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How to sell or trade in your old iPhone

How to sell or trade in your old iPhone


And hopefully get a good price for it

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Photo by James Bareham / The Verge

If you’re an iPhone owner, it’s very possible you’re considering trading up to the latest model, which (when this article was last updated) is likely to be the iPhone 13. However, if your current iPhone is still in good shape, you may be wondering about what to do with it. Should you sell it? Trade it in? Give it away?

Well — any of the above. This guide will walk you through the process of preparing your old phone, and what your best alternatives are for disposing of it.

Are you transferring to a new iPhone?

If you’re transferring to a new iPhone — or even if you’re not — you probably want to back up your phone before you do anything else (see below). Backing up to iCloud is probably easiest — and it also gives you the option of transferring your data either directly from your old phone to your new phone, or transferring your data from iCloud.

Once you’ve done that, then go ahead and copy all your data to your new phone. If you want, you can also try going to “Settings” > “General” > “Transfer or Reset iPhone.” Depending on the version of iOS you’re running, you may have access to a wizard called “Prepare for New iPhone,” which will run you through all the steps necessary to transfer your data to your new phone. (It will also let you check your phone’s trade-in Status.)

It doesn’t hurt to check that your iPhone is back up to iCloud.
It doesn’t hurt to check that your iPhone is backed up to iCloud.
Under “Transfer or Reset Phone” you’ll find a wizard to walk you through the process.
Under “Transfer or Reset Phone” you’ll find a wizard to walk you through the process.

Back up your phone

As mentioned above, it’s a good idea to have a current backup of all of your data saved on iCloud, your laptop, or any other local / cloud storage. Backing up your phone on iCloud Backup is probably the easiest. If it’s been a while and you want to make sure backup is switched on in your phone’s iCloud settings:

  • Tap on “Settings” > [your name] top button > “iCloud” > “iCloud Backup.”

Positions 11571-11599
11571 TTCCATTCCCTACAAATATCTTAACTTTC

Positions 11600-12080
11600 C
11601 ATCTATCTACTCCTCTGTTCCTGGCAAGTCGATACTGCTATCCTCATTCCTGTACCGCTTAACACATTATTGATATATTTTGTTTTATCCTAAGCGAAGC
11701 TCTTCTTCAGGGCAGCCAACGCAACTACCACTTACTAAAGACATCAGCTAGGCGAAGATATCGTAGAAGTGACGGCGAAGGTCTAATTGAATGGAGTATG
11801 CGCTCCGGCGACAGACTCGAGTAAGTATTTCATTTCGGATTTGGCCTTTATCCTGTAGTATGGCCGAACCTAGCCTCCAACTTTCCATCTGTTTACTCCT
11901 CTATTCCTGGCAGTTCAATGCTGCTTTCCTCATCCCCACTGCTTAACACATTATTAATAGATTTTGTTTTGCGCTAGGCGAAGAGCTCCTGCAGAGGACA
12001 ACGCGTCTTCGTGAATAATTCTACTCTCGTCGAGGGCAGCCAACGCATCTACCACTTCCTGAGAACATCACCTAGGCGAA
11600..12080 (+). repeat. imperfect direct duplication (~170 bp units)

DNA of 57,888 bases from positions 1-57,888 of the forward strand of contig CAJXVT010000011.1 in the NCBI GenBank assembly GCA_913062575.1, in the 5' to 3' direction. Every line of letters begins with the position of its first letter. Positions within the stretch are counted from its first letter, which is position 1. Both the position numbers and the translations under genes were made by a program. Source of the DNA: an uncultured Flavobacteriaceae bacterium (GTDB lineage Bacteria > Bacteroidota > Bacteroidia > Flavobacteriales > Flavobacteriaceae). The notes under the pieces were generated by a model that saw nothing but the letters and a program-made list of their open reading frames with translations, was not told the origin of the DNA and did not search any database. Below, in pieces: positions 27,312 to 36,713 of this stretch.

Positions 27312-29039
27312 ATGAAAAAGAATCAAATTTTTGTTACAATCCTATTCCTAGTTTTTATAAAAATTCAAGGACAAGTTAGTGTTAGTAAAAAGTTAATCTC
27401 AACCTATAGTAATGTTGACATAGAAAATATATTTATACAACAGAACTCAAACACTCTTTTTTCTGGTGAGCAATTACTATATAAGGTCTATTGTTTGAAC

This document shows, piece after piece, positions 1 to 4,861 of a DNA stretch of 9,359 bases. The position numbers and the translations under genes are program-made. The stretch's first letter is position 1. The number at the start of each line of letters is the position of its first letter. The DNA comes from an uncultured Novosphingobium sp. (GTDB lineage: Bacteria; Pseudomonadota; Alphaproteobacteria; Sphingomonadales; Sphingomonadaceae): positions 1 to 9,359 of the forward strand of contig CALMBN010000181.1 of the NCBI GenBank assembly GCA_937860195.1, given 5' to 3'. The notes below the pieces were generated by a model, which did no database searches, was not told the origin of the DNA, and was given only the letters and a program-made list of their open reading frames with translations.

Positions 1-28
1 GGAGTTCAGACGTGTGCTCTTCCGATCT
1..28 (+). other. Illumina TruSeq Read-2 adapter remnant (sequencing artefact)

• If “iCloud Backup” is switched off, toggle it on. If it’s already toggled on, and you’re preparing to wipe your old iPhone, you may want to tap “Back Up Now” just in case.

You can also back up your iPhone to a computer: either to your Mac by using your Finder (if your Mac is using a macOS version before 10.15, you’ll use iTunes) or to a Windows PC (again, using iTunes).

Wipe your phone

When you’re sure that all of your data is stored — and you’ve transferred all your data to your new phone — it’s time to wipe your old phone.

First, you have to make sure you’ve gotten rid of a few identifiable features:

  • Disable “Find My iPhone” by going to “Settings” > “Find My” > “Find My Phone” and toggling “Find My Phone” and “Find My Network” to off.
  • Unpair any devices from your phone, including your Apple Watch.
  • Toggle iMessages off (just in case).

Then you need to sign out from your Apple ID:

  • Select “Settings” > [your name] top button > “Sign Out” (at the bottom of the page).
  • Enter your Apple ID password.
  • You’ll be asked if you want to keep a copy of your data on this iPhone. Assuming you’ve backed everything up and are about to wipe your phone, you don’t need to toggle anything on.
  • Tap on “Sign Out” in the upper right corner, and then again on the “Are you sure?” pop-up window.

Finally, get ready to erase it:

  • Remove the SIM card from the phone.
  • Go into “Settings” > “General” > “Transfer or Reset iPhone” and select “Erase All Content and Settings.”
If you’re wiping your phone, you don’t want to keep any data on it.
If you’re wiping your phone, you don’t want to keep any data on it.
You’ll get one last chance to change your mind.
You’ll get one last chance to change your mind.

Clean it up